Know about Breed: Pug
- Life expectancy: 12 - 15 years
- Origin: China
- Colors: Black, Fawn, Apricot, Silver Fawn
- Height: Male: 30 cm (At the withers), Female: 25 cm (At the withers)
- Temperament: Docile, Clever, Charming, Stubborn, Sociable, Playful, Quiet, Attentive
- Don't let his worried, wrinkled little face fool you: The Pug is laughing inside. He's laughing at you and with you and he's also trying to make you laugh. These dogs live for fun, which is the secret to their enduring popularity. Bred as companions for Chinese nobility, today they're-fulfilling their ancient function as beloved house pets. To their many admirers, there is simply nothing like a Pug.
- These are undeniably lovable dogs, bred for centuries for their wonderful dispositions. The Pug is never happier than when spending time with his human family, often the following someone from room to room. He is welcome wherever he goes, with a handsome, smooth-coated frame in shades of tan, gray, and black, and with a black mask accenting his sweetly wrinkled face.
- Pugs are usually good with other dogs, cats, and children. Bigger and hardier than many small-dog breeds, they can even withstand a bit more in the way of rough play, as long as it's supervised and doesn't get out of hand. Because of their relatively large size (for a toy breed) and easy-going temperament, they're wonderful with children and perfect for on-the-go families, as long as they realize Pugs are not designed to be jogging companions or beach bunnies.
- Compact and well-muscled with an endearing little ring of tail, a Pug should ideally weigh no more than 20 pounds. Many Pugs weigh more, owing to their begging skills. This trait too often leads to obesity, which can add to the already significant health burden these solid little dogs carry.
- People may initially be attracted by the Pug's unusual appearance, but they are quickly won over by his personality. He is a charming, fun-loving clown of a dog who doesn't mind wearing a costume. It's all in good fun, after all. Even dressed as a bumblebee, the Pug has a knack for retaining his dignity even while making people laugh.
- Pugs take well to training, too. That is, they will train you to spoil them appropriately. They love to eat, and it takes the strength of ten to resist a Pug's pleading face when he wants one of your tater tots.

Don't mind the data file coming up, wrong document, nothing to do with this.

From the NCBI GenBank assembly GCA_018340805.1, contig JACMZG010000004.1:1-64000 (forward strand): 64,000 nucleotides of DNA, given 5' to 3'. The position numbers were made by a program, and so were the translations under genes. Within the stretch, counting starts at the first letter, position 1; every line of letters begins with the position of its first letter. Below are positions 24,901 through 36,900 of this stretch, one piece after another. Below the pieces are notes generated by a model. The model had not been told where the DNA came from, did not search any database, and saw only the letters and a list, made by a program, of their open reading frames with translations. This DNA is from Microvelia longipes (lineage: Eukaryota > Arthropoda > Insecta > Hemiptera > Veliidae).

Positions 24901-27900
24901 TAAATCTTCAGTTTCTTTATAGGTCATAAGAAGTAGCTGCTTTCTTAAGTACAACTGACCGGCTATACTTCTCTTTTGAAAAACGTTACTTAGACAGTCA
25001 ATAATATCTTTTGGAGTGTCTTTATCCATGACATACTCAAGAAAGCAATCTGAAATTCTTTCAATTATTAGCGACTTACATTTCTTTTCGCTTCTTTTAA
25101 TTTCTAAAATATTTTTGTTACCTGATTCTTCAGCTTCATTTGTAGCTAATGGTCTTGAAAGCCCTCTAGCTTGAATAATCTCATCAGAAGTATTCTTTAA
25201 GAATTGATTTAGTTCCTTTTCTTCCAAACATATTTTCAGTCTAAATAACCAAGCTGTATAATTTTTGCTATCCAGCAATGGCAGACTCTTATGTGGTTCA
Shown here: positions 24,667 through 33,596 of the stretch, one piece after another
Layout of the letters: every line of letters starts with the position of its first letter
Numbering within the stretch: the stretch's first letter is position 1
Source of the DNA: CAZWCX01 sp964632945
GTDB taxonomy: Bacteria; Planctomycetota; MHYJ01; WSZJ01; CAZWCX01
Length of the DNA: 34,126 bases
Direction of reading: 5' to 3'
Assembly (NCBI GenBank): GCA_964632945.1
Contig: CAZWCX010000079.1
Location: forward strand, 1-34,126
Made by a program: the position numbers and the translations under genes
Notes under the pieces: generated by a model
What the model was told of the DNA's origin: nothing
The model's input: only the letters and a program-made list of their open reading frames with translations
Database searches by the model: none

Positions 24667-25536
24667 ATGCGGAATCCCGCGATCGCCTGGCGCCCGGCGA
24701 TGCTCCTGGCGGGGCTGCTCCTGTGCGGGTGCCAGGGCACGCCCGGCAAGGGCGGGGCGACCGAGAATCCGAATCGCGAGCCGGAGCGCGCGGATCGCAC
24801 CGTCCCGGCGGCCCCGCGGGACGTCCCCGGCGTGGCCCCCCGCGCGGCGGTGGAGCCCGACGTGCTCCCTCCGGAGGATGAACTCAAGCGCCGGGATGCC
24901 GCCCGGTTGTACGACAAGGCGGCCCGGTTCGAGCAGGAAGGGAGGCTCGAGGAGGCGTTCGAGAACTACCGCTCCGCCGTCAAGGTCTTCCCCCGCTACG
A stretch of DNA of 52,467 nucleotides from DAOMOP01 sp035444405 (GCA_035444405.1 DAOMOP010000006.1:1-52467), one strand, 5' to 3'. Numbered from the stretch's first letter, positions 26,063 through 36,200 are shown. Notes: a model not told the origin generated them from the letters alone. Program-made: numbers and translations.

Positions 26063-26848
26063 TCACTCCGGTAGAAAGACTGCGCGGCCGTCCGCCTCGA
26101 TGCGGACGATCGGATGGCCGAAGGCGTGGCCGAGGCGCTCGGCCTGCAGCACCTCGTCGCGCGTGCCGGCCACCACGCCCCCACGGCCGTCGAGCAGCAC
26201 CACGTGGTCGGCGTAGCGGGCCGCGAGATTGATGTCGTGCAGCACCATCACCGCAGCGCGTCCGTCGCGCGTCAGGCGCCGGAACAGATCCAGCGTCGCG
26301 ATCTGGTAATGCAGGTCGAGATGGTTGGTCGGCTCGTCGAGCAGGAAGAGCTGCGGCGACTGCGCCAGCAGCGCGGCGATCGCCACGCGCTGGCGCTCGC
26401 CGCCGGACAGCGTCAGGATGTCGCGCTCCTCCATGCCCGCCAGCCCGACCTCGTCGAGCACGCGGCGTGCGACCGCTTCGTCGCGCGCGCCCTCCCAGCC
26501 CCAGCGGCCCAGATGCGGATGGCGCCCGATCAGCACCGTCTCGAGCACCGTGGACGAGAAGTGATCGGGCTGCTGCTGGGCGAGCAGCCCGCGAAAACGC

- Pugs have a reputation for being difficult to housetrain. But if you learn to read their body language, they will tell you when they need to go out.
- Is the Pug perfect? Well, no, not always. Any dog, no matter how nice, can develop obnoxious levels of barking, digging, food stealing, and other undesirable behaviors if he is bored, untrained, or unsupervised.
- Start training your Pug puppy the day you bring him home. He is capable of soaking up everything you can teach him. Don't wait until he is 6 months old to begin training or you will have a more headstrong dog to deal with. If possible, get him into puppy kindergarten class by the time he is 10 to 12 weeks old, and socialize.
- The Pug is prone to a condition called a brachycephalic syndrome, characterized by pinched nostrils and an elongated soft palate. Because of it, Pugs can have breathing problems, especially in hot or humid weather or if their owners allow them to become overweight. It's essential to keep Pugs cool, limit their exercise on hot days, and restrict the amount of food they eat so they can maintain a healthy weight. For Pugs who snore excessively or gasp for air, surgery can correct both the pinched nostrils and the elongated soft palate, but its up to breeders to improve the size of the nostrils so dogs can breathe properly.
- A breed-specific disease called Pug Dog Encephalitis, or PDE, is an inflammation of the brain that causes seizures and death. There is no cure and no way to prevent the condition
- Orthopedic problems can occur, too. Like many small dogs, Pugs can have the hip deformity known as Legg-Calv-Perthes disease, which reduces the blood supply to the head of the rear leg bone, causing it to degrade.
- Short-faced dogs, including Pugs, can be born with a spinal condition called hemivertebrae, in which the bones of the spine are deformed. Some Pugs have only minor deformities and don't show any signs, while others develop a stagger; a weak, uncoordinated gait; or can become paralyzed. This usually occurs when a puppy is 4 to 6 months old. There are no screening tests for hemivertebrae.
- Grooming a Pug's coat is easy. Brush his smooth double coat weekly with a rubber curry brush to remove dead hair. And you will remove lots of it because Pugs shed. A lot. They shed year-round, so it's something you should expect to live with.
- The Pug's facial wrinkles, especially the deep nose roll, must be cleaned. Each Pug is an individual, so you may have to clean them daily or only weekly. Wipe out the crud with a dampened cosmetic sponge or baby wipe, then thoroughly dry the wrinkles so they don't mildew or become infected, a condition known to Pug people as swamp face.
- Bathe the Pug as needed. With the gentle dog shampoos available now, you can bathe a Pug weekly if you want without harming his coat.
- The rest is basic care. Trim the nails every week or two, and brush his teeth often with a vet-approved pet toothpaste for good overall health and fresh breath.
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